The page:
There are plenty of people concerned about the looming lockout in the NBA and how it may rob all sports fans of the pleasure of seeing Ron Artest Metta World Peace play on a regular basis. But perhaps you are an NBA coach-watching junkie, addicted to steely eyed glares at referees and intricate X's and O's drawn on easily erasable whiteboards.
If that's you, well, then don't worry. There's still a place to go: A summer league high school basketball tournament involving both Santa Ana (Calif.) Mater Dei High, Fairfax (Calif.) High and Campbell Hall (Calif.) High in Fairfax on Wednesday night. Why a pair summer high school basketball games? Since the NBA's Las Vegas Summer League was canceled this year, this one single game will probably feature more NBA coaches on site than any other event, hosting a whopping three in the stands.A video or other embedded content has been hidden. Click here to view it.
Perhaps more notably, not a single one of them will be there to scout a future player or opponent; they'll all be there to watch their sons.
The Los Angeles Times first got word of the one-night NBA coach/high school hoops migration windfall after following new Lakers coach Mike Brown when he watched his son Elijah take the court with his new Mater Dei teammates on Monday.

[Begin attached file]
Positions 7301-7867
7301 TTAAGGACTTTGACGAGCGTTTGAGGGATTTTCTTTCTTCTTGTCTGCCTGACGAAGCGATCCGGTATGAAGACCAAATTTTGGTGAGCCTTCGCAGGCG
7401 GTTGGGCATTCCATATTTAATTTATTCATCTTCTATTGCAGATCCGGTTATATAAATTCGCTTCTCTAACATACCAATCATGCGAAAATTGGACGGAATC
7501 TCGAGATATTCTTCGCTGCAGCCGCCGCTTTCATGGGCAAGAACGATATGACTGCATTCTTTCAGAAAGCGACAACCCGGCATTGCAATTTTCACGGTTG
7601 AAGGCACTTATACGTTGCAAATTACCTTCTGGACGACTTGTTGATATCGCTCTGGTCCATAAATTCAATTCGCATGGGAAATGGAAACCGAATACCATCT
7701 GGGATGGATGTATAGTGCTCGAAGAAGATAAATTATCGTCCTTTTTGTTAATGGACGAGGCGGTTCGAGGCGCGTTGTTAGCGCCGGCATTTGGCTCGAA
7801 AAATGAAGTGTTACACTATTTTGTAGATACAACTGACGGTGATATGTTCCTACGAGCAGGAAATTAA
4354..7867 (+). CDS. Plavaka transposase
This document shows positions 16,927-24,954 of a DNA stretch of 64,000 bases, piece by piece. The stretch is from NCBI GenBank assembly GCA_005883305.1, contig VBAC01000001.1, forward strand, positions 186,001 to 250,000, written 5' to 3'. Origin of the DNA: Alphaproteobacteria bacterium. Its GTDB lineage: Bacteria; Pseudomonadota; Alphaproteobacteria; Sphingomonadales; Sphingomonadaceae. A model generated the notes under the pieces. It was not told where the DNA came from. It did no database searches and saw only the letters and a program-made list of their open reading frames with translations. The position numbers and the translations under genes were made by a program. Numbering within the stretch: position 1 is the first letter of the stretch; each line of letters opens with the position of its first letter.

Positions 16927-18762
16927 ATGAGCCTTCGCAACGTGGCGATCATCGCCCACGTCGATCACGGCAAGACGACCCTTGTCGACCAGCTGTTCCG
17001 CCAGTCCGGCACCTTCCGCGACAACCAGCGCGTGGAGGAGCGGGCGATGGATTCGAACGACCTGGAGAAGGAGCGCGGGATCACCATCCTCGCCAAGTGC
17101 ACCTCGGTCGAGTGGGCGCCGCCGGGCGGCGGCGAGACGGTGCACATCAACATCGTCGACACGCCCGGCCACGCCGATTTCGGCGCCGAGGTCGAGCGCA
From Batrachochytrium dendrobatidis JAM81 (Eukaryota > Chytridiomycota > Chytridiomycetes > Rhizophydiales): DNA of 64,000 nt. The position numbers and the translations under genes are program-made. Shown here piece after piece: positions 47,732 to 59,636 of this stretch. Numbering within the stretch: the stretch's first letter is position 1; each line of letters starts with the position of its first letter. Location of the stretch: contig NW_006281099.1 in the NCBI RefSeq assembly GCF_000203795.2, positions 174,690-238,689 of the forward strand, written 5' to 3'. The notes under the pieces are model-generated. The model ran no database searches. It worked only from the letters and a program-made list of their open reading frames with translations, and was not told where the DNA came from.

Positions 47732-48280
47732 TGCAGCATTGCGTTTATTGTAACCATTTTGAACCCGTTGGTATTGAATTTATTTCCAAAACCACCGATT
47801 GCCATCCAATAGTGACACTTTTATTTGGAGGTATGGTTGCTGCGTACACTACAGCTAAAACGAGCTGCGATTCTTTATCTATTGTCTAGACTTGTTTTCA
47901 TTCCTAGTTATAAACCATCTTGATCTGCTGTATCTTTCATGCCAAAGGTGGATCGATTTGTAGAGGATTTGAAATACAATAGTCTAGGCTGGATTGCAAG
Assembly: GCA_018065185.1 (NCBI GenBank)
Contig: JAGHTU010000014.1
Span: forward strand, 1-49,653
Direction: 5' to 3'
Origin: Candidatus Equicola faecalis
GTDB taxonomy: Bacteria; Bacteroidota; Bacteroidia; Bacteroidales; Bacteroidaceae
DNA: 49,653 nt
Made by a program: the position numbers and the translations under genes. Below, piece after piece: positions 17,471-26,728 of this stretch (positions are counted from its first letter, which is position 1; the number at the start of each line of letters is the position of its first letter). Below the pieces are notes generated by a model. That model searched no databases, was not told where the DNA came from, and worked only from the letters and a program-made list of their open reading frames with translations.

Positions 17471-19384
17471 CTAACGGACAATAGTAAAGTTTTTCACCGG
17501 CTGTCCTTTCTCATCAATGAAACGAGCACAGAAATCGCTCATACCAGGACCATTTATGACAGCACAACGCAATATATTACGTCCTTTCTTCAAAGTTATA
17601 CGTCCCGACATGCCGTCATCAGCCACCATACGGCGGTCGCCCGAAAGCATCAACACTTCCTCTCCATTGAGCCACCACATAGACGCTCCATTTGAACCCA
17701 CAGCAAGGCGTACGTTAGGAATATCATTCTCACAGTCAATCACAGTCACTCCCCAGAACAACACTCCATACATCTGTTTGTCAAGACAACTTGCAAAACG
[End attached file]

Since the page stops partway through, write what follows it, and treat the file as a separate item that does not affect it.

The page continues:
Brown, who was a notably present father-in-the-stands when Elijah played for Lakewood (Ohio) St. Edward the past two seasons, was reportedly invited to come back on Wednesday, when both Mater Dei and host Fairfax will be in action, and quickly accepted the invitation.
Unbeknownst to Brown (at least at first) was the fact that two other NBA coaches are expected to be in the stands. New Atlanta Hawks coach Larry Drew figures to be on hand to watch his son Landon Drew play for Fairfax. That same Fairfax team also feature Reggie Theus Jr., who is -- quite predictably -- the son of Reggie Theus, the former head coach of the Sacramento Kings who now plies his trade as an assistant coach for the Minnesota Timberwolves.
As if that wasn't enough basketball star power in one high school gym, the game may also be watched by Jrue Holliday, the Philadelphia 76ers guard whose younger brother Aaron Holliday has already emerged as a breakout star as a point guard for Campbell Hall despite being just 14. The younger Hall will be entering his first year of high school in the fall, and the Times reported that his older brother was at his game on Monday at Fairfax.
With the lack of content for NBA websites and lack of live action for the NBA Network predicted for the near future, perhaps camera crews should just take a side trip out to sunny Southern California to film the games at Fairfax High. Hey, it's better than dead air.